The affiliates noted that public lands help grow America’s economy by supporting an outdoor recreation industry that generates $646 billion in economic benefit annually and supports 6.1 million jobs. The organizations stressed that wise stewardship of the lands that belong to all Americans is a long tradition that cuts across political and social lines.

Shadow Mountain Lake, Colorado. Photo by Lew Carpenter

Shadow Mountain Lake, Colorado. Photo by Lew Carpenter

“Despite the economic importance of federal lands to wildlife and people, they remain under constant threat. In recent years, several state legislative proposals have called on the federal government to transfer ownership of public lands to the states, which in turn would pass them off to private interests in many instances,” the organizations wrote.

The Interior Department’s latest annual economic report shows the agency’s programs and activities generated $360 billion in benefits and supported more than 2 million jobs nationwide in fiscal 2013. Former Interior Secretary Ken Salazar started preparing the reports in 2009 to highlight the department’s contributions to the U.S. economy.

“The nation’s public lands are the birthright and priceless heritage of all Americans. Our policymakers and elected leaders should be working to preserve and enhance these multiple use economic engines,” said Salazar, who served as Interior secretary from 2009 to 2013.

The National Wildlife Federation is on the front lines of conserving fish and wildlife and the places where they live, and in large part those places are public lands, O’Mara said.

“The National Wildlife Federation, our 49 state affiliates, and four million members and supporters strongly support keeping our public lands in public hands. As a diverse federation of hunters, anglers, hikers, wildlife watchers, and nature lovers, we are united in our passion for protecting public lands, which provide amazing outdoor experiences for all Americans, landscapes for deer, elk, pronghorn, and bison herds to migrate, forests for grizzlies, bighorn sheep and lynx, and critical habitat for more than 700 species of birds, 220 species of mammals, 1,000 species of fish and 250 reptile and amphibian species. For more than a century, protecting land for the benefit all outdoor enthusiasts and wildlife has been an essential element of the American experience—and we must pass on this legacy to future generations,” O’Mara said.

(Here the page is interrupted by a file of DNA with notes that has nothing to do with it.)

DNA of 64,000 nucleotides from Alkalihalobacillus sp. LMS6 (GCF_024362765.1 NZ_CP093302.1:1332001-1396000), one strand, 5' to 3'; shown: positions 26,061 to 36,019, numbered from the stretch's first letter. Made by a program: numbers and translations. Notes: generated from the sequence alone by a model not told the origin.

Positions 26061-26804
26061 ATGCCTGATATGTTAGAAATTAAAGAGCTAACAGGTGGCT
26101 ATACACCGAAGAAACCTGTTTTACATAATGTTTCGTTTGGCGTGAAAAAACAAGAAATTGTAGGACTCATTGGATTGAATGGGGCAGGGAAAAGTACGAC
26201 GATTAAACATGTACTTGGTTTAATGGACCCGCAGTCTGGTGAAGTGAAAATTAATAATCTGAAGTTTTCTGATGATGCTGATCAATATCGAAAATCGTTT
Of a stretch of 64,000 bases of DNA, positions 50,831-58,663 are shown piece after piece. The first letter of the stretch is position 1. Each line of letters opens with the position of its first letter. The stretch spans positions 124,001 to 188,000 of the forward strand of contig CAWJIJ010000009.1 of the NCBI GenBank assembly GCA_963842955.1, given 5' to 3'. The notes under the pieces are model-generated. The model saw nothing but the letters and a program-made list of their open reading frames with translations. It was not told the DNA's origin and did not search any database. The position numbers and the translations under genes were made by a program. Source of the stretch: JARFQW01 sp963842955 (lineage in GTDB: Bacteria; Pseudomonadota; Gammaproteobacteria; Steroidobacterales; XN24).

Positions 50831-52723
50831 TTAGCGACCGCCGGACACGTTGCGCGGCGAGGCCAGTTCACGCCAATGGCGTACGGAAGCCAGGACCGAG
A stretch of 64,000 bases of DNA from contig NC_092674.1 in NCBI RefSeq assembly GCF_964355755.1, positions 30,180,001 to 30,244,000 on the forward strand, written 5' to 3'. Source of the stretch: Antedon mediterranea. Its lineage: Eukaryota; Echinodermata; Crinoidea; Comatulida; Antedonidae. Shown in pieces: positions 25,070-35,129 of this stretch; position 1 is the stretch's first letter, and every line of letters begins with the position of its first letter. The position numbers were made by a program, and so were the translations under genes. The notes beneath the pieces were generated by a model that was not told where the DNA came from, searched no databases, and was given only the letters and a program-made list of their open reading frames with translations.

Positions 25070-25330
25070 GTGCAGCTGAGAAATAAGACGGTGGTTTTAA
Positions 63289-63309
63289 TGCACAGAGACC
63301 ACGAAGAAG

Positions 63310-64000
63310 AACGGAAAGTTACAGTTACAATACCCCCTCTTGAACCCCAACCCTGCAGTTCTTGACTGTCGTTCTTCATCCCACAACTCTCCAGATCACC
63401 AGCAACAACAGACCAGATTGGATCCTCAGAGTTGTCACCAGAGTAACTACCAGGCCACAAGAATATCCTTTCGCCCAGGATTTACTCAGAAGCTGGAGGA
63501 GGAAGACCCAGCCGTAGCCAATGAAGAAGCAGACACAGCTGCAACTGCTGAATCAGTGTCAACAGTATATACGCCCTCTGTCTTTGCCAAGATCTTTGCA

The wildlife federations have worked through the years to conserve the public lands necessary for fish and wildlife and hunting and fishing and will continue to do, said David Chadwick, Montana Wildlife Federation executive director.

“Every few decades this idea of selling off public land pops up, and public opinion always beats it back. Meanwhile, the challenges facing our national forests and other public lands have continued to grow,” Chadwick added. “We need our elected officials to quit wasting time on these speculative, ideological proposals and instead take action on the common-sense, collaborative efforts under way all over the country to improve land management.”

Hanging Lake, Colorado. Photo by Lew Carpenter

Hanging Lake, Colorado. Photo by Lew Carpenter

Surveys and polls show overwhelming support for public lands among voters in the West, the target of many of the drives to dispose of public land. That support extends beyond the region to other parts of the country where hunters, anglers and other wildlife enthusiasts enjoy the backcountry, rivers and forests, said Tim Gestwicki, the North Carolina Wildlife Federation CEO.

“Sportsmen and women and wildlife watchers in the Southeast value our public lands, from the Appalachians to the coast. We also value the Western lands and their abundant wildlife, big open spaces and great hunting and fishing. We stand with our fellow sportsmen and women in defending public lands and protecting the special places that offer some of the best of what this country is about,” Gestwicki said.

“Sportsmen are on the front line in this effort to prevent the transfer of federal public lands. These are the very lands where we hunt and fish, and where we pass on those traditions to our kids. The idea that somehow our federal public lands are dispensable is an affront to all hunters and anglers, and we are determined to protect these lands for ourselves and for future generations,” said Garrett VeneKlasen, executive director of the New Mexico Wildlife Federation.